Elizabeth Gilbert (editor), The Best American Travel Writing 2013 and
Siddhartha Mukherjee (editor), The Best American Science and Nature Writing 2013
The most interesting essays in each year’s Best American Travel Writing usually address some place no sane person would go. This year includes visiting a faith healer in Tanzania’s deep interior; sharing tea with Bedouins known to kidnap Western tourists; meeting an aspiring teenage poet in an illegal wildcat gold mine high in the Peruvian Andes. The authors make their settings, distant as another planet, seem humane and nearby.
Elizabeth Gilbert, of Eat Pray Love fame, in her introduction says: “I read great travel writing to feel, at the conclusion, I have now been there.” But she doesn’t hold herself or her authors legalistically to this standard. Daniel Tyx and Ian Frazier, for instance, don’t travel anywhere during their essays. Tyx discusses the momentous decision to stay put, while Frazier reminisces how travel psychology has changed in his lifetime.
Most essays, though, consider some place, particularly the people who make this place so fascinating. David Farley, in “Vietnam’s Bowl of Secrets,” describes the family who makes a unique rice noodle considered a delicacy, but so rare that you can only purchase it in one Vietnamese village. Christopher de Ballaigue’s “Caliph of the Tricksters” describes Kabul plutocrats who endure Afghanistan’s generational violence by betting on gory, interminable cockfights.
This year’s selections run short and concise. Many essays run under four pages; only two exceed twenty pages. Yet these authors pack their narratives with such incisive, engaging detail that one feels refreshed after reading, like returning from a much-needed vacation. Celebrity authors like Frazier or David Sedaris rub shoulders with wise but unfamous professionals who tell tales well. These compact, elegant essays transport eager readers outside their humdrum existence.
Gilbert succeeds in her stated mission. I really feel I’ve visited Sinai, or coastal Maine, or Britain’s ill-starred Dickens World park. Having never seen these places myself, I feel I could knowledgeably discuss them with natives, or anyway ask smart questions of seasoned travelers. These essays make engaging, uplifting lunchtime holidays, restful breaks from the non-literary world. I feel rested, restored, and more cosmopolitan for having read this collection.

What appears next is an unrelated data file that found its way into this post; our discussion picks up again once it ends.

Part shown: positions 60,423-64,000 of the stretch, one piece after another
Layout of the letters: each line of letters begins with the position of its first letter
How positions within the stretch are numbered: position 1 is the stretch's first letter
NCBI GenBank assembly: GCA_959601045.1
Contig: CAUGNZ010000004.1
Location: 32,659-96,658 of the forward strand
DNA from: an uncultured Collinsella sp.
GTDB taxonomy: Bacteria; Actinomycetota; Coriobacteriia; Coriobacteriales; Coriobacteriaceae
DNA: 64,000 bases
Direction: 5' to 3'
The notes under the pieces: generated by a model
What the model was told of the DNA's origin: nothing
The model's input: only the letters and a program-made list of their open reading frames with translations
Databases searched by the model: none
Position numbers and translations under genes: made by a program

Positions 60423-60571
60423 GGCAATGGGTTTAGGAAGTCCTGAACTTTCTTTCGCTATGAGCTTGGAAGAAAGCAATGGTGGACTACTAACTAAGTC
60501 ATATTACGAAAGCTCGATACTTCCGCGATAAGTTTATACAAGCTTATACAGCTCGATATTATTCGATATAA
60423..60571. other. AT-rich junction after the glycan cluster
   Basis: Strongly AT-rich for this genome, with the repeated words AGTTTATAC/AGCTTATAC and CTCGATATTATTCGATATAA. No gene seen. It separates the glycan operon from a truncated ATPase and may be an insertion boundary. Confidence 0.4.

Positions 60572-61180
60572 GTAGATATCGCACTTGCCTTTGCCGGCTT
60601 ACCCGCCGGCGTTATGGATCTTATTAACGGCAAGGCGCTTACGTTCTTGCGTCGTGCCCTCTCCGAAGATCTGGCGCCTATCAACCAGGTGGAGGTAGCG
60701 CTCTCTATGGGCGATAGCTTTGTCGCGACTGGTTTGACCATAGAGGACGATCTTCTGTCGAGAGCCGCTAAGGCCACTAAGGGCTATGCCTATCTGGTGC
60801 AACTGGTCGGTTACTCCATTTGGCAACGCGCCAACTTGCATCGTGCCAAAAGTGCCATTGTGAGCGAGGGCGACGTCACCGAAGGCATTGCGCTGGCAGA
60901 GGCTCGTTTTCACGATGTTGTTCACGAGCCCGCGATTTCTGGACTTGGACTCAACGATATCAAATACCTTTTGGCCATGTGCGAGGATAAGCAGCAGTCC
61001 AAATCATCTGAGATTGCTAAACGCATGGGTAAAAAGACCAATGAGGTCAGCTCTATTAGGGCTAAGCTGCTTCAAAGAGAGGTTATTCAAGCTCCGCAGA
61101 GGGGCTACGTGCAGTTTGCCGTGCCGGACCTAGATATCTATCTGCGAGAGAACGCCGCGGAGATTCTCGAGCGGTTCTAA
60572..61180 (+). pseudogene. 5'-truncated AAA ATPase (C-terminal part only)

Elsewhere, oncologist and author Siddhartha Mukherjee aggregates twenty-seven essays from across scientific and naturalistic disciplines. Some are written by scientists and researchers, including one Nobel laureate. Others come from journalists, novelists, and other writers with strong interest in developing science. Some discuss single, specific discoveries; others have more eclectic scope, describing entire ranges of new thought or developing disciplines of science.
A rare Mediterranean jellyfish doesn’t die of old age; it just reverts to childhood and relives its life. I learned that in one essay. But in another essay, at almost the far end of this collection, an oceanic researcher, one of the first women in a formerly all-male field, laments that the beautiful ecosystems that first made her love the ocean sixty years ago, are now severely depleted, in danger of imminent extinction.
Our real joy comes in the unspoken relationships between essays. David Deutsch and Arthur Eckert, for instance, describe implications of quantum physics for molecular-level computers, potentially defining processing capabilities grander than anything we’ve previously considered. But Michael Moyer describes how, approaching the Planck Length, the smallest possible length in existence, reality itself appears granular, binary, almost computerized. The potential interplay between these two realizations is chillingly beautiful.
Likewise, both Jerome Groopman and Katherine Harmon describe how recent developments in immunology offer new hope in fighting invasive cancers. But while Groopman examines the science, hopscotching among personalities, Harmon intensively focuses on one man whose discoveries let him treat his own cancer, with remarkable consequences. The shifting focus between ideas and personalities reveals unspoken truths about how science makes its advances.
Unlike other Best American selections, this one resists celebrity authors. Sure, Oliver Sacks and Kevin Dutton include excerpts from their latest books, and authors famous from other fields, like Mark Bowden, contribute to the collection’s overarching movement. But this specific collection rewards profound ideas, explained well, rather than authorial virtuosity. I contend this makes it easier reading, since the product, not the personality, defines quality.
I abandoned my childhood ambition to become a scientist when I discovered it’s hard to make test tubes explode. But I never quit my love of science and discovery, and continue enjoying new insights into how our universe works. This collection, laced with eye-opening expositions in the latest science, reminds me why I love science, and why our society, plagued by anti-intellectual thinking, needs science so badly. Read this book, and relearn the joy of discovery.
For reviews of other collections in this series, see:
The Year's Best Alice Munro and
Proving Personal Writing Still Matters